Loose Rock: There are loose rocks and boulders at the top of several climbs. Please exercise caution when topping out and when abseiling, especially when topping out on the main Power Wall and on the Tree and Grass Ledges. We have removed much of this debris, but if you come across any loose rocks, please try and relocate them to a safer spot where they are less likely to be knocked over the edge. Please avoid the urge to 'trundle'.  There are a couple of routes with large blocks that seem to have very little supporting them. To date these blocks have defied our best efforts to dislodge them and they seem to be quite secure. Nevertheless, it would be wise to exercise the usual caution and to test all holds before committing to them. Although it is not regarded as 'cool' these days, wearing a helmet makes a lot of sense.

Old Bolts: Before climbing routes that were bolted in the early 1990s it may be better to top rope them or to check the bolts on ab before committing your life to them. Routes bolted in recent years have all been bolted with 70mm x 10mm stainless steel bolts which should still be in good condition for years to come.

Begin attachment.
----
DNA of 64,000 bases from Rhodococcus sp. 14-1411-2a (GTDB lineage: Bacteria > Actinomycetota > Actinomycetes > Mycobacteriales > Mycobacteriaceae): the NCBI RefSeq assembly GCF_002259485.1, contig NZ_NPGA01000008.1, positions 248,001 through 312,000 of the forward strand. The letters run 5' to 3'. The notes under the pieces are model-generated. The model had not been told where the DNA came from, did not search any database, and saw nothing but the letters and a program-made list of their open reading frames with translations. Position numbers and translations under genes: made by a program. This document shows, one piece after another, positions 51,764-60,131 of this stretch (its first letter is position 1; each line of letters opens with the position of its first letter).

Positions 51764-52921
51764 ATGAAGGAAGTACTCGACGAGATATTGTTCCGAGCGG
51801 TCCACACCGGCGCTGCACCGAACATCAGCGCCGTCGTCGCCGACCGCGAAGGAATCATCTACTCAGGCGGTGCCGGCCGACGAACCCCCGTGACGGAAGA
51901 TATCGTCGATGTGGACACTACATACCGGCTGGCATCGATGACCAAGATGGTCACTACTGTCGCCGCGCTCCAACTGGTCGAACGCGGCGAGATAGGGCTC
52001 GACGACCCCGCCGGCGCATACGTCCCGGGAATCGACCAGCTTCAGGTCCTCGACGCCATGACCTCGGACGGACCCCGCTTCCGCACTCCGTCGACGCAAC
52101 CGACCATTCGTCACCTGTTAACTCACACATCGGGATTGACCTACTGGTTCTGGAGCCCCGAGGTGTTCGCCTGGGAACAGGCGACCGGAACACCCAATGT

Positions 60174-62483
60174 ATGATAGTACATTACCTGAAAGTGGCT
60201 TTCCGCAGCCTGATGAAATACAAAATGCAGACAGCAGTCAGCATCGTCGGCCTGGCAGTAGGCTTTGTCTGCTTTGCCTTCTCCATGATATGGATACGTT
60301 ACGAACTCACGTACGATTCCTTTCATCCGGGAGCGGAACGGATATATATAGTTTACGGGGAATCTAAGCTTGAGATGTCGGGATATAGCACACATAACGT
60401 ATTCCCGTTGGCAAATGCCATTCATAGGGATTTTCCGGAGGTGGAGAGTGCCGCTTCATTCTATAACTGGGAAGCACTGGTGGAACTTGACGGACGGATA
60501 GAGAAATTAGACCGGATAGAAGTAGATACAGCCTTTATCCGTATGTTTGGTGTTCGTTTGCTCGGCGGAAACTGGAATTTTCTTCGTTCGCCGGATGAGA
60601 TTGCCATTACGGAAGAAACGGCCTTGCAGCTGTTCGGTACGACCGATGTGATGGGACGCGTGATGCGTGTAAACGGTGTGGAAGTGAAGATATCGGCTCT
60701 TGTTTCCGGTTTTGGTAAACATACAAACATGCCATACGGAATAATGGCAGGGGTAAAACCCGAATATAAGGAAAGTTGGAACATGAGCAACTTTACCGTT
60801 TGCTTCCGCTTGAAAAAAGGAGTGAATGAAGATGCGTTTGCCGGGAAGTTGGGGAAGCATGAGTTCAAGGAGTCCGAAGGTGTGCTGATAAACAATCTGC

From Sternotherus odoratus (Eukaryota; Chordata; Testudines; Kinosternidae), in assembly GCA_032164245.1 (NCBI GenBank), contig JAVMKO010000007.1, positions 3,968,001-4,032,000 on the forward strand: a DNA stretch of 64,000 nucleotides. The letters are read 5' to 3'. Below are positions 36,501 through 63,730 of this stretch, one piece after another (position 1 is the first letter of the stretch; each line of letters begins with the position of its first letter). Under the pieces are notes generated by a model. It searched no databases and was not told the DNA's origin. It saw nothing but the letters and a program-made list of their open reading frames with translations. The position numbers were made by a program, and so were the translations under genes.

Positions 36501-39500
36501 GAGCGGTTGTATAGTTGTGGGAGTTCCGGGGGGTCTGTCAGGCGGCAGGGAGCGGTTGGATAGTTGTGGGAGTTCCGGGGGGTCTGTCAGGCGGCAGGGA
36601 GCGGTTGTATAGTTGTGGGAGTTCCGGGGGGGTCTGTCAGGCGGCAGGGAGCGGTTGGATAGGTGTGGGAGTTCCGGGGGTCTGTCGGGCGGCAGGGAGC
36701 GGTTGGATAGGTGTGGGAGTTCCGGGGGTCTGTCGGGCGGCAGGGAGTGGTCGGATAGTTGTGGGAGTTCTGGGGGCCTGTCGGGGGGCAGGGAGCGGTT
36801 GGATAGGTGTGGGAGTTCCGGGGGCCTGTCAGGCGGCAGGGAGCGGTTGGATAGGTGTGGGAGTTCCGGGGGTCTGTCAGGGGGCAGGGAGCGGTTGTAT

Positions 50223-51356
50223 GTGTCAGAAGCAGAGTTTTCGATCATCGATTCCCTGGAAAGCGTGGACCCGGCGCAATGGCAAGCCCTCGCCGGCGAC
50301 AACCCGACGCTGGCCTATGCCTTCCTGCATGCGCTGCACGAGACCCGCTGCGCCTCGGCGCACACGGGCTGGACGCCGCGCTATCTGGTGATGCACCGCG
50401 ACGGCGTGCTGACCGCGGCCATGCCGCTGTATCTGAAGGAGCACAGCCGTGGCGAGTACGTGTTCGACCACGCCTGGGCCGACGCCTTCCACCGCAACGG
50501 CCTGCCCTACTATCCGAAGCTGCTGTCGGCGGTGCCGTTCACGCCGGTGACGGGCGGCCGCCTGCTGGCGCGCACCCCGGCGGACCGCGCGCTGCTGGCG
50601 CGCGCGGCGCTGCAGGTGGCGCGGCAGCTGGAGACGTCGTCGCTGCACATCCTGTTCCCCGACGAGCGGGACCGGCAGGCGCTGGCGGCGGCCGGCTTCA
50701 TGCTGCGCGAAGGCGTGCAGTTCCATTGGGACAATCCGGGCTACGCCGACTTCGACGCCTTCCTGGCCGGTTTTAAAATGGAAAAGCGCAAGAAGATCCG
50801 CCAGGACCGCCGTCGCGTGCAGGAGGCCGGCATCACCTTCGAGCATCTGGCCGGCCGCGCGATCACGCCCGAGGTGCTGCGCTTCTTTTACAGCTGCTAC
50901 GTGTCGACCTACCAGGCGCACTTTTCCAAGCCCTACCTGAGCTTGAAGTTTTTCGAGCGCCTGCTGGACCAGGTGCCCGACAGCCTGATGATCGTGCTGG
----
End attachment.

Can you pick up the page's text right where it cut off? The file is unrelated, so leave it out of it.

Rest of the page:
River Noise: The noise of the river makes communication difficult on some climbs, especially on the Power Wall. Have some sort of signal system worked out with your belayer before you start climbing.

Sand: There are large sandbars at the base of the Friction and Upper Warrior Walls. When climbing in these areas a towel or rope-mat is useful to keep your ropes out of the sand.

Sunburn: If you are fair-skinned, a broad-brimmed hat and 'blockout' sunscreen are highly recommended, especially in summer.

Nettle trees: Watch out for nettle trees, especially in the vicinity of the Power Wall. Most people will experience no more than a temporary irritation, but people with sensitive skin may get a nasty rash.

Good grief, I'd better stop now or I'll end up warning you about broken fingernails, hangovers and other life threatening possibilities.